Last week, I was riding along Ocean Blvd through Santa Monica, on my way home from a long ride to the South Bay, through that section just above the pier lined with upscale restaurants and boutique hotels.
Shortly ahead, an SUV signaled for a right and turned across the bike lane into a parking lot entrance. Granted, state law says drivers should enter the bike lane before making their turn, rather than cut across the lane, in order to prevent right-hook collisions. Then again, it’s only been on the books for 32 years, so I could understand his confusion.
The truck was far enough ahead that it didn’t pose an issue for me, though.
Until he changed his mind, that is.
First he backed up a little, then pulled to the curb as if he was going to park there. Then without warning, he changed his mind again, and started moving back across the bike lane to re-enter traffic.
Problem was, by then I was right next to him.
So I yelled out a loud warning, and reached out to slap the side of his car. He braked to a stop about three-quarters of the way into the bike lane — a few more inches and he would have pushed me out directly into the path of an oncoming car. I managed to slip past and rode on, taking a few blocks to calm myself down and let my heart rate return to a more sustainable level.
I didn’t bother to look back.
Experience tells me there’s a slight chance I would have gotten a gesture of apology. More likely, I would have gotten the same sort of response I’ve gotten countless times before. The same response Josef got last week when a careless — or maybe uncaring — driver nearly ran him over.
I’ve found that it doesn’t matter if I’m in a designated bike lane, riding exactly where and how I’m supposed to. Or how dangerous or careless a driver — or sometimes, a pedestrian or another cyclist — happens to be.
Eight times out of 10, I’ll get the finger, the horn, the hurled insult. The ninth, I’ll get an invitation to fight, or at least, an aggressive vehicular acceleration punctuated by a sharp turn across my path — especially if I commit the unforgivable crime of touching their precious vehicle in a self-serving attempt to get their attention and avoid getting killed.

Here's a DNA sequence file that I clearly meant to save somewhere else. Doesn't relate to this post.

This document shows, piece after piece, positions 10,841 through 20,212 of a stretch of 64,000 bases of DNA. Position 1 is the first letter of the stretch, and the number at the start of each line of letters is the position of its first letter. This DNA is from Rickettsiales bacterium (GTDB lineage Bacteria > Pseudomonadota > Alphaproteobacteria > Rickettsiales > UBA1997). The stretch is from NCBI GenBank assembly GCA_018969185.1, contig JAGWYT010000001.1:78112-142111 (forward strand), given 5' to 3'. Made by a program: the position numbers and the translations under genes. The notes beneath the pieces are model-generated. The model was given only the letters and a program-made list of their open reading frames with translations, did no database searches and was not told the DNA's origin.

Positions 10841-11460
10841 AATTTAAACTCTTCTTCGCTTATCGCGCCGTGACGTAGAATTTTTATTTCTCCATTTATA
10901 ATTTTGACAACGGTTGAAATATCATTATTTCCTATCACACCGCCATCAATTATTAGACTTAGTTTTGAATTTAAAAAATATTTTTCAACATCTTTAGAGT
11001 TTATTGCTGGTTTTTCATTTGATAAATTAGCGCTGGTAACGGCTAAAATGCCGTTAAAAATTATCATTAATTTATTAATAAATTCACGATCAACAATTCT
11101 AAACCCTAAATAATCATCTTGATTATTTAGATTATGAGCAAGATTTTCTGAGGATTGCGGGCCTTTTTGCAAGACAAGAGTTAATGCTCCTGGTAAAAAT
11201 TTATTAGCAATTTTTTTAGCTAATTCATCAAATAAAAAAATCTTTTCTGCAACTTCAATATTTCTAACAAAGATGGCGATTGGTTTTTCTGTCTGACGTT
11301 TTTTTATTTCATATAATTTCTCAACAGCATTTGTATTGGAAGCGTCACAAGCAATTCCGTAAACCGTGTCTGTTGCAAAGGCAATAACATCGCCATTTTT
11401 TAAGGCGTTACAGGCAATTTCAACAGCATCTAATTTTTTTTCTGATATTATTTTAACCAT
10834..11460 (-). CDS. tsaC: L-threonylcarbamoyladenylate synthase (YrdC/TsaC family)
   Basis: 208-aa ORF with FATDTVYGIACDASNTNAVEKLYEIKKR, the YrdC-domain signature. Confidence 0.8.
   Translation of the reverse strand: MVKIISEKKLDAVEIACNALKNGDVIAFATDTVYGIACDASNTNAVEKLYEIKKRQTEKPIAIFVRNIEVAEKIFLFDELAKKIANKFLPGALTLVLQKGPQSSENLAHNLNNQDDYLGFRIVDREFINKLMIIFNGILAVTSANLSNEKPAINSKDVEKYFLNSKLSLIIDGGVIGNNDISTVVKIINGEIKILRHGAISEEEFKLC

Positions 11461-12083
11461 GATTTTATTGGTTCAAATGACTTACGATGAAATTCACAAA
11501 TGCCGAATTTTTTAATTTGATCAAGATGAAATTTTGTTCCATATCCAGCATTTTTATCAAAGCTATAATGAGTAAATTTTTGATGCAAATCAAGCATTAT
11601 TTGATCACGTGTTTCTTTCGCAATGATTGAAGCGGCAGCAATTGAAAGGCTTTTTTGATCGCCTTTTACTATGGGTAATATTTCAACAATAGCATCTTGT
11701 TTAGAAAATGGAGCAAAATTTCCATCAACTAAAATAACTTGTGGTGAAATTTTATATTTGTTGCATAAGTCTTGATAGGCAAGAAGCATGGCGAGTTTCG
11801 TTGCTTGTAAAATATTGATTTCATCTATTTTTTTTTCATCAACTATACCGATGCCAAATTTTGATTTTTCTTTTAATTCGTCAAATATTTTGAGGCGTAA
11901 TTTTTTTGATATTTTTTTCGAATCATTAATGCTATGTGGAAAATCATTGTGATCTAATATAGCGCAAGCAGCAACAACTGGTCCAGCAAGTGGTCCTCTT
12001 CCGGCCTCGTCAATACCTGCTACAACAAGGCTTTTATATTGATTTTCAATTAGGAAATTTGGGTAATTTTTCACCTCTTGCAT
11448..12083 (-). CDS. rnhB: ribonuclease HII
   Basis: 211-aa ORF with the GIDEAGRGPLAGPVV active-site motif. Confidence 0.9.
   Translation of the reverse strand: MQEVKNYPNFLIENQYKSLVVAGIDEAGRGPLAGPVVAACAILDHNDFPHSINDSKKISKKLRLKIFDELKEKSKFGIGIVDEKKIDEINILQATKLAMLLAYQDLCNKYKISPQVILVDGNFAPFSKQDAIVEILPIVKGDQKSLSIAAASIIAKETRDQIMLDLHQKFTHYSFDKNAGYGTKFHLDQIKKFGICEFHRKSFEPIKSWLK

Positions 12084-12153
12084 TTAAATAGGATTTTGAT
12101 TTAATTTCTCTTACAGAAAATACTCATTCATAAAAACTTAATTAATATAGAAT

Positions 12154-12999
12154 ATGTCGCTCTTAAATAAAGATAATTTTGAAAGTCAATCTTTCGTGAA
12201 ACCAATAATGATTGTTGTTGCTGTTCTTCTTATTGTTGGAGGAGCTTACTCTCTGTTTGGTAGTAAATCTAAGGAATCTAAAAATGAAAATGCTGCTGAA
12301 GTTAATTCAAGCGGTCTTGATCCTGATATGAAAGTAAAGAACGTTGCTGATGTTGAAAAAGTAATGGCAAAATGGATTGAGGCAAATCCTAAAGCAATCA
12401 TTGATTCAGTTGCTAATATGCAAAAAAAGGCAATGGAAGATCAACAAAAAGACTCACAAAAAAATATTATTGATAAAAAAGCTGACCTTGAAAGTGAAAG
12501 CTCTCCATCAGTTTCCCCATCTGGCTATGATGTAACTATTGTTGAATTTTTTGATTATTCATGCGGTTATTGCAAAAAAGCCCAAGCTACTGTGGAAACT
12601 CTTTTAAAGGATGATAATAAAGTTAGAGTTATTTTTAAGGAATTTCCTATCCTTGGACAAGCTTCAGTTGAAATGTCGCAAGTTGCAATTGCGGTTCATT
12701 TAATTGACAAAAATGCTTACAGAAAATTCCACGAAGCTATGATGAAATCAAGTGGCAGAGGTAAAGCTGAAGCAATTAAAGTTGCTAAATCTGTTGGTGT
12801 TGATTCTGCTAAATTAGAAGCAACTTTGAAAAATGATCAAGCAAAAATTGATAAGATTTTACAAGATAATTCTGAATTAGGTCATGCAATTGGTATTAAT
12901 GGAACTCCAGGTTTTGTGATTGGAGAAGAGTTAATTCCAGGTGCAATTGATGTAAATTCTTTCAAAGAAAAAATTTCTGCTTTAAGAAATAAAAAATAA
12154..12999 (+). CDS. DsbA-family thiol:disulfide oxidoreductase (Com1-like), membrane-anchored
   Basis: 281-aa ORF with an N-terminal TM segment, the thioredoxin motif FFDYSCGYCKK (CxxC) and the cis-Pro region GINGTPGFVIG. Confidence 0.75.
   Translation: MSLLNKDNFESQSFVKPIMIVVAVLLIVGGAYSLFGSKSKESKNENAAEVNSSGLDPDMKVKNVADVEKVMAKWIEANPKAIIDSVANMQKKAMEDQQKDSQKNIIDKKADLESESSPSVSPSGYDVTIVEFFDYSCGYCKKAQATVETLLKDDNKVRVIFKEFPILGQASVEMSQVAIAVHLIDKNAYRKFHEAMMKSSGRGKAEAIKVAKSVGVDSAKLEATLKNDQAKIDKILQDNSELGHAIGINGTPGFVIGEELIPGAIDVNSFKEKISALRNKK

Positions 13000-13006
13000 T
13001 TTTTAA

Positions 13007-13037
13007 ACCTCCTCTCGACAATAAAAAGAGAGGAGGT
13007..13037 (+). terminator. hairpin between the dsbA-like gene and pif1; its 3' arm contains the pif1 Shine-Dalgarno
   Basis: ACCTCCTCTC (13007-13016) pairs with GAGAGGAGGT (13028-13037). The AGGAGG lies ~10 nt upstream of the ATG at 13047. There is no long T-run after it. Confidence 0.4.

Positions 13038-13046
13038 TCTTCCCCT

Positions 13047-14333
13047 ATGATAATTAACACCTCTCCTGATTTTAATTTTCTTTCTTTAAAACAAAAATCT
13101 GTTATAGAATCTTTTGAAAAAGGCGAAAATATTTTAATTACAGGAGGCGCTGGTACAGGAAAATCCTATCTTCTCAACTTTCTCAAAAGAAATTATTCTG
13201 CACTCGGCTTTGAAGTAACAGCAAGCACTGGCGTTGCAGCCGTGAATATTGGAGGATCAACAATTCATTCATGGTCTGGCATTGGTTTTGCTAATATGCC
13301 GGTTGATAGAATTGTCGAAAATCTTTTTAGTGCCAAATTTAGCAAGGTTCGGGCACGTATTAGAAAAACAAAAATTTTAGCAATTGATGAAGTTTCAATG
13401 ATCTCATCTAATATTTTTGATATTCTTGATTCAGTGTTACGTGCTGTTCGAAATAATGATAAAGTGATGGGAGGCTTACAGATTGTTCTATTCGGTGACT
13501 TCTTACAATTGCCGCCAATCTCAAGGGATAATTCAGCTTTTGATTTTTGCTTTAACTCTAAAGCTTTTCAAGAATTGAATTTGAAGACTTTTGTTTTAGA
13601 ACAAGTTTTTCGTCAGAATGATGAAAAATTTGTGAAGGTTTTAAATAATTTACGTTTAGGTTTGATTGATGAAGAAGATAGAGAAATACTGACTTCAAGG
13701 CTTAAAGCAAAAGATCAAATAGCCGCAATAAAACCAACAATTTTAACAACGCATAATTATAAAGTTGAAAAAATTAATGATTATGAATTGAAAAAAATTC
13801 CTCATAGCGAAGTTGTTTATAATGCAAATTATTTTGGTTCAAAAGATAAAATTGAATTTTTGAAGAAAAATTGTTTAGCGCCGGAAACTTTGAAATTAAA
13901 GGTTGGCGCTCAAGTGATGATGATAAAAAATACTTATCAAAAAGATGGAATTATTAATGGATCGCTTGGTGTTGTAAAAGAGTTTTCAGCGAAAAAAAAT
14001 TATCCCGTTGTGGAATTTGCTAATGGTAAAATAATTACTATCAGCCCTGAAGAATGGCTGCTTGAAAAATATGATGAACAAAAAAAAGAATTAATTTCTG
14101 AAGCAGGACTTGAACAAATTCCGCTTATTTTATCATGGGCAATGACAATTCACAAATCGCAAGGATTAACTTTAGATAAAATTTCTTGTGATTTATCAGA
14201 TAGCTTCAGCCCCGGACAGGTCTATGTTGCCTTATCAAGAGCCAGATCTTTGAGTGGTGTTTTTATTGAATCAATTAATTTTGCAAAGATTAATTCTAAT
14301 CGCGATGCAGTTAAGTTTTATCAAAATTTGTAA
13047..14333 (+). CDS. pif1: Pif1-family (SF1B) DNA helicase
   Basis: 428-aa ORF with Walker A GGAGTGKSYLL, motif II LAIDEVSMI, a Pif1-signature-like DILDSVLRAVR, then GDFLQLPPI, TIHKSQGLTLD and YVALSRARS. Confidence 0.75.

So frankly, looking back just wasn’t worth the added aggravation.
Take Josef’s experience for example.
First the driver zoomed around him after he’d taken the lane — even though he was riding at the posted speed of traffic — then cut back in front of him and slammed on her brakes when the light changed. A bit later, he was riding right next to her when she changed lanes despite his shouted warning, hitting the box he was carrying in his bakfiets.
And while his response wasn’t exactly designed to win friends and influence people, as someone who’d just been hit by a car and knocked off his bike, he deserved better than the finger and “F*** you!” he got in response.
Then there was this exchange, in which the generally genial and self-composed Bike Girl was brought to tears by a driver who informed her that the life of another human being wasn’t worth an extra one-second delay — all that it would have taken to wait until Bike Girl had passed to change lanes safely. And this for the crime of riding in the lane, on one of the frequent occasions when that clearly fits the definition of “as far right as practicable.”
Another vigilante driver who was willing to try, and convict, a cyclist for an imagined violation of the law — then carry out the sentence herself, even if that results in the death penalty.
Remind you of anyone?
Before he changed his story and claimed it was all just an accident, the Good Doctor allegedly told police he slammed on his brakes in front of two cyclists “to teach them a lesson.”
Today, in the trial of Dr. Christopher Thompson, Ron Peterson was shown a photo of hole in the broken rear windshield of the Good Doctor’s Lexus.
And said “My face did that.”
Nice lesson, doc.
Thanks to the times for covering the opening arguments in the Mandeville Brake Check trial. Will Campbell visits the Berlin Wall on today’s ride to work. Travelin’ Local takes a look at Bike Stations. Someone is deliberately trying to injure New Mexico cyclists booby trapped bike trails in Albuquerque. Remembering possibly the greatest cyclist of all time, who ruled the two-wheeled world a century before Lance. New turn signal and automatic brake light for bikes. More cyclists on the roads mean more injuries. A bike-friendly New Amsterdam may someday rival the old one as a tourist destination. Slate takes a look at vehicular and facilitator cycling. Honda thinks the best way to teach cycling is on a simulator. Drugs and doping take the life of a former cycling hero. In more news from New Zealand, police seek the hit-and-run killer of a popular doctor, while friends ride in his honor and an elderly repeat offending drunk driver gets her license back just a month after she murdered a cyclist. Finally, next time Beyonce is in town, I’m going out riding; you never know who you’ll meet out there.